Slide 1: Let’s talk about I/Os (intake and output)! I/Os are a part of life on the medical wards and are particularly important for patients who are undergoing diuresis.

Question: You just gave a dose of lasix at 8 am, when do you loop back to see if it’s working? A. After 1 hour, B. After 2-6 hours, C. “Running the list” at 4 pm, D. AM rounds tomorrow

Slide 2: A and B are correct! You can check a urine sodium at 1-2 hours to ensure it is greater than 50-70 mmol/L. You can also assess urine output at 2-6 hours to see if the urine output is greater than 150 mL/hr.

Slide 3: Not an effective dose? No need to wait for the next scheduled dose to increase! With a logarithmic dose-response curve, doubling the dose of diuretic is usually required for improved diuretic response.

Slide 4: For more great info on adequate diuresis, check out our 6/24/2020 podcast: “5 Pearls on Inpatient Heart Failure”

Slide 5: Sources of input should include: medications that require fluid for preparation and administration, tube feeds, fluids consumed as beverages: water, coffee, soda, etc., fluids consumed with food: milk in cereal, broth soup, etc., any IV fluids including resuscitation fluids, maintenance fluids, and blood products.

In addition to urine, other measures sources of output may include: ileostomy or colostomy drainage, chest tube drainage, blood loss, vomit, wound drainage.

Slide 6: Keeping track of I/Os is a difficult task! Here are some tips to aid in more accurate tracking:

Be sure to place an order in the EMR for strict I/Os and a fluid restriction if indicated.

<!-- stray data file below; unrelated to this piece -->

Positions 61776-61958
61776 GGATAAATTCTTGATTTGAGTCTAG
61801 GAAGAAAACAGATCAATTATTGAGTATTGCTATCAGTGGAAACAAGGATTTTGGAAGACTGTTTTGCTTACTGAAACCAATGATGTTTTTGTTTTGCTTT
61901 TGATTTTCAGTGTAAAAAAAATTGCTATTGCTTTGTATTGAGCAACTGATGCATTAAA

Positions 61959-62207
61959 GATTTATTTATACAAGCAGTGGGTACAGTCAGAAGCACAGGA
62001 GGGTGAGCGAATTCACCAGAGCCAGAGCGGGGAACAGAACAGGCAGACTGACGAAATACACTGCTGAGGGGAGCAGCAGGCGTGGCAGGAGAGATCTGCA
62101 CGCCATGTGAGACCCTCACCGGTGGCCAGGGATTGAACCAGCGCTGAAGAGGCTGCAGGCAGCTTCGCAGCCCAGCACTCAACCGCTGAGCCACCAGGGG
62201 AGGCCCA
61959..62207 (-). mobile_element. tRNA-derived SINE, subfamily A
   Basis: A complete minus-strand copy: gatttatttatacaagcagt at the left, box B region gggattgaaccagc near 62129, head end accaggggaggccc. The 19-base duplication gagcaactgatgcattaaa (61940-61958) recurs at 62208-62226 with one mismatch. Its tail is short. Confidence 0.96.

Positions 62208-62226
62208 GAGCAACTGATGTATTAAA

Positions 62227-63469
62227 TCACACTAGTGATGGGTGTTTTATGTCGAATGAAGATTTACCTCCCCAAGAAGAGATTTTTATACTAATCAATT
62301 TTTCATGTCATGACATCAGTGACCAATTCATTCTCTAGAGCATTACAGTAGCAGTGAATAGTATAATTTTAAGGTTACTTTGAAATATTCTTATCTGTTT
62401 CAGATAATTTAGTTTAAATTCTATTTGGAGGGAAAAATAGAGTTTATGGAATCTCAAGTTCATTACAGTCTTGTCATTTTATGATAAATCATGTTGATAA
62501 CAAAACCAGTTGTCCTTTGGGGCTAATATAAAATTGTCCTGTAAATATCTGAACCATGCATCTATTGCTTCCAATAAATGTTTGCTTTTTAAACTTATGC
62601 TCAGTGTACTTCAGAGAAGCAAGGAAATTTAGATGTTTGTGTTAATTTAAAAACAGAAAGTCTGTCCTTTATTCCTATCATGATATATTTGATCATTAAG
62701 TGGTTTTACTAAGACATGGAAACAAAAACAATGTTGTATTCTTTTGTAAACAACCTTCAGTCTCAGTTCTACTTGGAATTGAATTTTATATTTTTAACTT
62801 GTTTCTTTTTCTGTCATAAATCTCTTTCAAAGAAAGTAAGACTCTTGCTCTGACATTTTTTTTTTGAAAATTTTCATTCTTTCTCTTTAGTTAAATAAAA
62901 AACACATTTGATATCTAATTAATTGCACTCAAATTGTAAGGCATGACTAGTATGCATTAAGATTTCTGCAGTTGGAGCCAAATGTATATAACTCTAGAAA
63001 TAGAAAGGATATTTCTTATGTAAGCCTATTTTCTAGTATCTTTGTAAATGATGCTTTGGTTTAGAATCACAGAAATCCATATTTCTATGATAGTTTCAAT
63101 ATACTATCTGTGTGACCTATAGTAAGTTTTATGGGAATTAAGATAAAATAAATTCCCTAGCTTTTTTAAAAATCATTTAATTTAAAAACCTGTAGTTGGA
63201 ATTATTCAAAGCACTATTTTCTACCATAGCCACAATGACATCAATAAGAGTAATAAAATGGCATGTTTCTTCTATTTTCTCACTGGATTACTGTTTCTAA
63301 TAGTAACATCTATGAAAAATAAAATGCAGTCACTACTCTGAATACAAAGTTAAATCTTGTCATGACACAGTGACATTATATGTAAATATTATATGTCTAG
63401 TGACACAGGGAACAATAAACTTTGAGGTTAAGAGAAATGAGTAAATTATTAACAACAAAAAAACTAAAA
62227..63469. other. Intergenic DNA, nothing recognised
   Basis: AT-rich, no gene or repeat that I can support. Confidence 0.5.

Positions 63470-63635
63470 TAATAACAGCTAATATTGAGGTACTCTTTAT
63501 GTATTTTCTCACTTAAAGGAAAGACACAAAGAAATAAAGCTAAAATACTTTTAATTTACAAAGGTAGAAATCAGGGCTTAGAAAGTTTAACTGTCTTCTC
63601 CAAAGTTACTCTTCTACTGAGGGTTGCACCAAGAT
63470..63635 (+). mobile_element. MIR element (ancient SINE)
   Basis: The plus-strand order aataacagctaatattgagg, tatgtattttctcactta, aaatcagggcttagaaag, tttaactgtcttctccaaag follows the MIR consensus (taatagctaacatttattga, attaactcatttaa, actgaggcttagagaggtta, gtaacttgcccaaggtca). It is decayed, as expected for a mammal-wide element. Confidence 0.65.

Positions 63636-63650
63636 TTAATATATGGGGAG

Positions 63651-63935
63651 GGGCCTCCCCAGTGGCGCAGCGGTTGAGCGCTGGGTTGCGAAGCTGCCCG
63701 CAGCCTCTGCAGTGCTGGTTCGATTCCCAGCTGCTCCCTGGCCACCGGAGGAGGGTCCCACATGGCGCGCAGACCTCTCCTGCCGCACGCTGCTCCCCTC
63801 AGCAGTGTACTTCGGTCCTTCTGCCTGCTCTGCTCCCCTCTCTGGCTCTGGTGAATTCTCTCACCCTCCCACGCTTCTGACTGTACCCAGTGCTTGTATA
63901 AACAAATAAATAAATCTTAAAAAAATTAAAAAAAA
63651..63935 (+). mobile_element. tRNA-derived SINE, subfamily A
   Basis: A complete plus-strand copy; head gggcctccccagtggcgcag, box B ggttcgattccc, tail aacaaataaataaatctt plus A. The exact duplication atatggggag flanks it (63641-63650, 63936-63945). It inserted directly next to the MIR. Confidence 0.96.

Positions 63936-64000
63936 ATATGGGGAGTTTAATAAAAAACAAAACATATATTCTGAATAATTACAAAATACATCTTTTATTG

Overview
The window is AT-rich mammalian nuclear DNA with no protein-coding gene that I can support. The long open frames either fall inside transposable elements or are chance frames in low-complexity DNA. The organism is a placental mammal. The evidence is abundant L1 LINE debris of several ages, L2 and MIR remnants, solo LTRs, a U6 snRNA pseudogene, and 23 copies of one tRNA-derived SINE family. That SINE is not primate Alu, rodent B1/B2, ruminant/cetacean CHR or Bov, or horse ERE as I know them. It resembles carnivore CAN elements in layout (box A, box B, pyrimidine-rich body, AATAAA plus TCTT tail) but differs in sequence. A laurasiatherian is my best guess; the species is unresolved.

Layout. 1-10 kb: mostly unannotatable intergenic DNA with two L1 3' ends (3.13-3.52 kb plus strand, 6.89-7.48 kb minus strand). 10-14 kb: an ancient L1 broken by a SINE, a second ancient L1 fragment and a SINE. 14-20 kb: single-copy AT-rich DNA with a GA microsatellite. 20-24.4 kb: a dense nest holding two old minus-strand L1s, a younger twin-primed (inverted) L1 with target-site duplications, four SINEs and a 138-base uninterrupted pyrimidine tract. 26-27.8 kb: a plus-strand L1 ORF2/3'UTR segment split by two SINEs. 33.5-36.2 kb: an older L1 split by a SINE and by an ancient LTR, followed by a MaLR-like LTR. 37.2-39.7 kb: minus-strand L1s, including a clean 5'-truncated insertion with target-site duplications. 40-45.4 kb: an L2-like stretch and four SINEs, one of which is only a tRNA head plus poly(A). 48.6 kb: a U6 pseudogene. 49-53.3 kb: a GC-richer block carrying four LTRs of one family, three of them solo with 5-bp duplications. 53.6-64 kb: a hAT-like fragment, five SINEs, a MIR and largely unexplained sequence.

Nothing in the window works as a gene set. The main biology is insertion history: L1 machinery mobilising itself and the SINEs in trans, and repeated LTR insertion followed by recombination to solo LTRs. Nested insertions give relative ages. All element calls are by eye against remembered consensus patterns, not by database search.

Always be sure to verbally communicate your plan with the RN. Show your thanks!

Involve the patient. Review your plan and explain how measuring I/Os will help their care.

Don’t forget about beverages or food brought in by visitors who might be unaware of the need to track I/Os.

In some critically ill patients, it may be appropriate to use a Foley catheter to measure output.

A PureWick catheter may be helpful for general medical patients who are incontinent of urine.

Slide 7: Key Takeaways. When measure I/Os, there are many potential sources of error. Clinical monitoring of diuretic response is multifactorial – more than just monitoring I/Os – which may also include: daily weight trend, urine sodium trend, and clinical volume assessment.


  • Meddings J, Saint S, Fowler KE, Gaies E, Hickner A, Krein SL, Bernstein SJ. The Ann Arbor Criteria for Appropriate Urinary Catheter Use in Hospitalized Medical Patients: Results Obtained by Using the RAND/UCLA Appropriateness Method. Ann Intern Med. 2015 May 5;162(9 Suppl):S1-34. PMID 25938928.

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